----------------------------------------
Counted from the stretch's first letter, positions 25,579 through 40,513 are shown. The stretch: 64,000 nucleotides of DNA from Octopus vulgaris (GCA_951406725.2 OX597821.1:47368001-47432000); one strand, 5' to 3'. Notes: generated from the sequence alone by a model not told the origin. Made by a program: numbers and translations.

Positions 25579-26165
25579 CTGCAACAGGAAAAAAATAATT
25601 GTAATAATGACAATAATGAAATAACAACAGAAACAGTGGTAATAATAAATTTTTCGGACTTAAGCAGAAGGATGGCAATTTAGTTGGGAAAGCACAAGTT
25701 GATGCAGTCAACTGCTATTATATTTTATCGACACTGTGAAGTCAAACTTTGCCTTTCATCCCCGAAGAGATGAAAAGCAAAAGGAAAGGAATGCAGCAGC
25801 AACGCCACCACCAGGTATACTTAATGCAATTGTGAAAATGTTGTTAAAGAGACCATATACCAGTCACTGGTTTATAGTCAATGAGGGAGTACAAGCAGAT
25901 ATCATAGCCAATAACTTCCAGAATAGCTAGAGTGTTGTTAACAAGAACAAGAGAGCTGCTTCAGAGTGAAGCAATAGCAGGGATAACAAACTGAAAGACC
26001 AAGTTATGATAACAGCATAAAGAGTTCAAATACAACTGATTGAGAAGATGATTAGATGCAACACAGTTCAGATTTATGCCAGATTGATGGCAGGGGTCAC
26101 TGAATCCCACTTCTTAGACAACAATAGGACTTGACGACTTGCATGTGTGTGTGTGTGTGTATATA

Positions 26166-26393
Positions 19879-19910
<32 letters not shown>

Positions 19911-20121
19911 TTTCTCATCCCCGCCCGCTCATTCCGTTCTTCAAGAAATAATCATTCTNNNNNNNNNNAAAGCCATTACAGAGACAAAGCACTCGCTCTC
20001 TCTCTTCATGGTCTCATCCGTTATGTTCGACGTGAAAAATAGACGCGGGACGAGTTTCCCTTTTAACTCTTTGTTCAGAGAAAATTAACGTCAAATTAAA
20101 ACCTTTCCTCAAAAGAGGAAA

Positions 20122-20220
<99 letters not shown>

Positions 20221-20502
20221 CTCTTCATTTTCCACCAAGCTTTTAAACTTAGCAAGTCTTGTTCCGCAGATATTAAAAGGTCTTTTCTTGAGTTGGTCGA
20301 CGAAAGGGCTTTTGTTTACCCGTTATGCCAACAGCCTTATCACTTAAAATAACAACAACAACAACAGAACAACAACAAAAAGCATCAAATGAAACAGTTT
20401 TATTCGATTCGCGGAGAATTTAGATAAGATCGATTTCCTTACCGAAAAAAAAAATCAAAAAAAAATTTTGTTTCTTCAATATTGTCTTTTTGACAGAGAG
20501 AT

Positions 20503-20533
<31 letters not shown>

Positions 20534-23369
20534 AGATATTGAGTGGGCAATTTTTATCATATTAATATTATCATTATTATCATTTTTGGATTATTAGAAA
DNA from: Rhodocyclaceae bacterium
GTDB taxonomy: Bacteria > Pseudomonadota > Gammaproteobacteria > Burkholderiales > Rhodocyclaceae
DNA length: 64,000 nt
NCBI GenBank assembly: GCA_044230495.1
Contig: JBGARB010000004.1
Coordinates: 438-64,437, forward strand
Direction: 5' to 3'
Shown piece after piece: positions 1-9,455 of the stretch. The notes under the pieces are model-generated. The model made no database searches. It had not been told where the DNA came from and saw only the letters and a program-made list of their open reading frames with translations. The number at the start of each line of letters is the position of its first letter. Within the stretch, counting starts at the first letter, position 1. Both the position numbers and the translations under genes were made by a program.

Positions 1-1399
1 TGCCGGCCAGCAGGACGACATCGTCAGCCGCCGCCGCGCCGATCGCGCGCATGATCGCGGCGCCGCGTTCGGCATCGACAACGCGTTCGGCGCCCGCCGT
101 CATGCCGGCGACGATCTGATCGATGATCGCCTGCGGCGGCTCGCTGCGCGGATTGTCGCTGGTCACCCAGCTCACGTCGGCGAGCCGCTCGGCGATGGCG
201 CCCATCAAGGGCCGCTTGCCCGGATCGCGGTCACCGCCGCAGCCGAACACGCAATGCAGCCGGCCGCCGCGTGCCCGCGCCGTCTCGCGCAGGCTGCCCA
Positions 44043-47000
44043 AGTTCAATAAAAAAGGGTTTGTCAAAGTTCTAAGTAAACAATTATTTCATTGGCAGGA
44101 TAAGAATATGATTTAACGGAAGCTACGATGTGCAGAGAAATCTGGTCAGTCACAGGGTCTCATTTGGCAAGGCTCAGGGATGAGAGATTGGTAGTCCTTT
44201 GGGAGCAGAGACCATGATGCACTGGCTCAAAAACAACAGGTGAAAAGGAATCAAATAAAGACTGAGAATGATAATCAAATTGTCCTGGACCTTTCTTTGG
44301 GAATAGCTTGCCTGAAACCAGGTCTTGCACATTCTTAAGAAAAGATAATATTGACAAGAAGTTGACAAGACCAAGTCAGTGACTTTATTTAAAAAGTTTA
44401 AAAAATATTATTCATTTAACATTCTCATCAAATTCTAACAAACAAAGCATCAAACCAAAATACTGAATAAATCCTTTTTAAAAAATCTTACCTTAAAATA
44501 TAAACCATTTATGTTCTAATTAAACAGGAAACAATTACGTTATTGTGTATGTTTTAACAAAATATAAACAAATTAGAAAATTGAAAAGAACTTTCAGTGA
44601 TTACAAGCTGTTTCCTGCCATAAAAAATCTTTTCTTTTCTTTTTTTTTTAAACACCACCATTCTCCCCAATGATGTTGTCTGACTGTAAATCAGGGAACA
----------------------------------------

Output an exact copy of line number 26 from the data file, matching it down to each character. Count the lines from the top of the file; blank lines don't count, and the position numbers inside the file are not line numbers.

Positions 20534-23369